Monday, 5 November 2012

The Art & Etiquette of Polo

The polo season is drawing to a close and it's time for Argentina to welcome the be-jodhpured and bejeweled members of the polo elite, for their final three tournaments of the season: the Tortugas Open, Hurlingham Open and theArgentine Open.
For those of you reading this in a Palermo coffee house, waiting for the Buenos Aires rain (currently delaying the Tortugas semifinal) to cease: congratulations! You can be considered a Polo Insider. But for those scarred into avoiding equine sports by reading Black Beauty as a child: it's time to redress those issues - you've been missing out on far too much field-side fun.
So here is the simplest of guides to ride you into The Sport of Kings.
A Bit of Background
From its roots 2500 years ago - when it was developed as a cavalry training exercise by the Persian Moguls - to today's beautiful game, polo hasn't changed a great deal over the centuries. The Brits took note of it in the 1850s when tea-planters saw it played on the Burmese-Indian border, and quickly established the world's first polo club. By 1862 it was enjoyed by the finest of the upper echelons of British society, before spreading to the American social elite.
It's now played in 77 countries - most popularly in England, the US and Argentina - and remains a sport associated with the wealthy and the terribly aristocratic. It's also a favourite amongst groups of giggling 20-something girls, for whom the sight of a short man on a large horse is almost too much to bear.
The Polo Match by Francisco Miralles Y Gallup
Hockey on Horseback: the Basics
• Each game is divided into between four and six 7.5 minute chukkers, with a 4 minute break between each one.
• The aim of the game is to hit the small ball into the goal at the end of the field (sound familiar?)
• To avoid confusion (especially after a few too many champagne raspberries) remember that after each goal is scored, teams change their direction of play. Don't worry, you haven't changed where you're standing.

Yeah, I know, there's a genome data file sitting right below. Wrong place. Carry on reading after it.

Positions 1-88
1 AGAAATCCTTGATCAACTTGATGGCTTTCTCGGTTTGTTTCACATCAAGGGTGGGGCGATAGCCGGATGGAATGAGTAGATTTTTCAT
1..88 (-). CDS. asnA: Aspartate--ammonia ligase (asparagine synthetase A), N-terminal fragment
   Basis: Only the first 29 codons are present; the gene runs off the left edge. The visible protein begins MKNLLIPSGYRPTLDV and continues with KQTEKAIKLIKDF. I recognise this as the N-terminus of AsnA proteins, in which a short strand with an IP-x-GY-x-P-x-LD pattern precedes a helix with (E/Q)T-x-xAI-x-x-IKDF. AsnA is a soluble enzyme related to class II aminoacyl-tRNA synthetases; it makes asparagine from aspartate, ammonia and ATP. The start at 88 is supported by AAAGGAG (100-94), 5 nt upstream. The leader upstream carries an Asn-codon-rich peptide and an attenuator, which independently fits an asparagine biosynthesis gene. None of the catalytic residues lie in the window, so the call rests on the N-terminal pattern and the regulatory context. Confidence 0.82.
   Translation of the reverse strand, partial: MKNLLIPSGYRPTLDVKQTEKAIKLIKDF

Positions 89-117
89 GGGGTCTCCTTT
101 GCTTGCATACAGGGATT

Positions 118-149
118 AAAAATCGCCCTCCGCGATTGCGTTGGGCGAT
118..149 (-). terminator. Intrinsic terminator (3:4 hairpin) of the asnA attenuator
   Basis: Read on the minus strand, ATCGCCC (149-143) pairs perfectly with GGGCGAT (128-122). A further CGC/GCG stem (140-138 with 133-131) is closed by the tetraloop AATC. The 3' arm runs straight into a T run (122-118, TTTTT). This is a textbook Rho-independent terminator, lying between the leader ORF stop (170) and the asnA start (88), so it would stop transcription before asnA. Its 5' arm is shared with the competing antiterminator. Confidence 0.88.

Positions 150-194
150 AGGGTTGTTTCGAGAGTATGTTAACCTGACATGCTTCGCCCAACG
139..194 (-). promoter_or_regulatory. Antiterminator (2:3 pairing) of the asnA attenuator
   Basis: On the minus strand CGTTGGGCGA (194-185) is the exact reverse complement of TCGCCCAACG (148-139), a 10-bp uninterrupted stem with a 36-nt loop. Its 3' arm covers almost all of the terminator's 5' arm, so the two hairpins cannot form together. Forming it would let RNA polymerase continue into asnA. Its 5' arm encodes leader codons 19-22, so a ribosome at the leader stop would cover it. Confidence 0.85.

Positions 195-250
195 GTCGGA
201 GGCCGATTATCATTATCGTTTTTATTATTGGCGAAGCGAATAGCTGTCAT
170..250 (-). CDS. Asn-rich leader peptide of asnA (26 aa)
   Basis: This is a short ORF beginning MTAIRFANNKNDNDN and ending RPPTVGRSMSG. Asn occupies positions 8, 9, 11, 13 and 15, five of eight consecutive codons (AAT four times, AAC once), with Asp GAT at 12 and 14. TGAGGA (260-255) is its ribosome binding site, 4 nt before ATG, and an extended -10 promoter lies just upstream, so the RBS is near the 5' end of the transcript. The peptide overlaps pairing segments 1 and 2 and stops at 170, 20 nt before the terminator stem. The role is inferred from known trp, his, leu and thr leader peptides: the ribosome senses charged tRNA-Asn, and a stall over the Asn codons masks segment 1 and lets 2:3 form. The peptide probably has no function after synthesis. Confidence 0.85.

Outdoor teams have 4 players, creatively named 1, 2, 3 and 4.
Arena teams have 3 players, and surprisingly, these are named 1, 2 and 3:
Number 1: The team's offensive player
Number 2: The teams's more experienced player, plays both offensive and defensive
Number 3: The team's most experienced player, as well as Field Captain (delegates the ball)
Number 4: The team's defensive player
And FYI: there is no goalkeeper. Each player covers their matching number from the opposing team, trying to stop him from scoring.
The Foul System
This system is complex so if you're only really going for the caviar (and let's face it, most of us are) then this is all your cheat sheet should need:
As soon as the crowd becomes either tense/angry/guttural, immediately imitate their offended expressions, shake your head and quietly mutter something about "the line of the ball" . That should do it.
Partaking in a little stomping
The Divot Stomp
Kings and Queens have been doing this for centuries and now you can too! If you've ever watched Pretty Woman you will know what this is, and if you haven't watched Pretty Woman a). you should, and b). the divot stomp is when spectators wander onto the field at half time and replace the bits of grass that the ponies have removed with their heels, thereby smoothing the field ready for part 2.
The Look
As a spectator, dressing to impress is essential - especially if you're heading to a match on British soil.
• If you've been invited into a private English enclosure to indulge in a leisurely liquid luncheon, you'll want to err on the smarter side of smart-casual.
• Steer clear of large hats though ladies - this isn't Ascot and those are poniesnot horses. Leave the stilettos at home too; sinking into and being physically lifted out of the field after divot stomping is not a good way to start conversations with attractive jockeys. A nice pair of smart flats will spare your dignity.
• Gentlemen should not shy away from pinks and lemons when choosing their chinos - these being very much de rigueur. And as surprising as it may sound, Polo Ralph Lauren sells the perfect range of clothing for such an occasion.
Kate Middleton showing them how it's done
The Lingo
It's no good looking the part if you fail to sound it. Here are a few sound-bites for you to drop into conversation, allowing you to avoid awkward silences and ingratiate yourself with the master spectator:
• "What a shame the Novillo Astrada brothers have split. I always liked watching Ignacio and Alejandro together."
• "La Dolfina is a 40 goal dream team. This year's Triple Crown championship certainly threw the idea of their so called 'Cambiaso dependence' out the window!"
• "I'm so pleased Tortugas has finally been rescheduled. The yacht's arriving in Punta on the 19th and I didn't want to miss it."
• To be directed at the field when other spectators seem frustrated: "Take the man, not the ball!"
And finally,
If you are taking a picnic to watch the game, make sure not to set up camp too close to the field. Balls and ponies have been known to stray, and the last thing one needs is a hoof in one's hummus.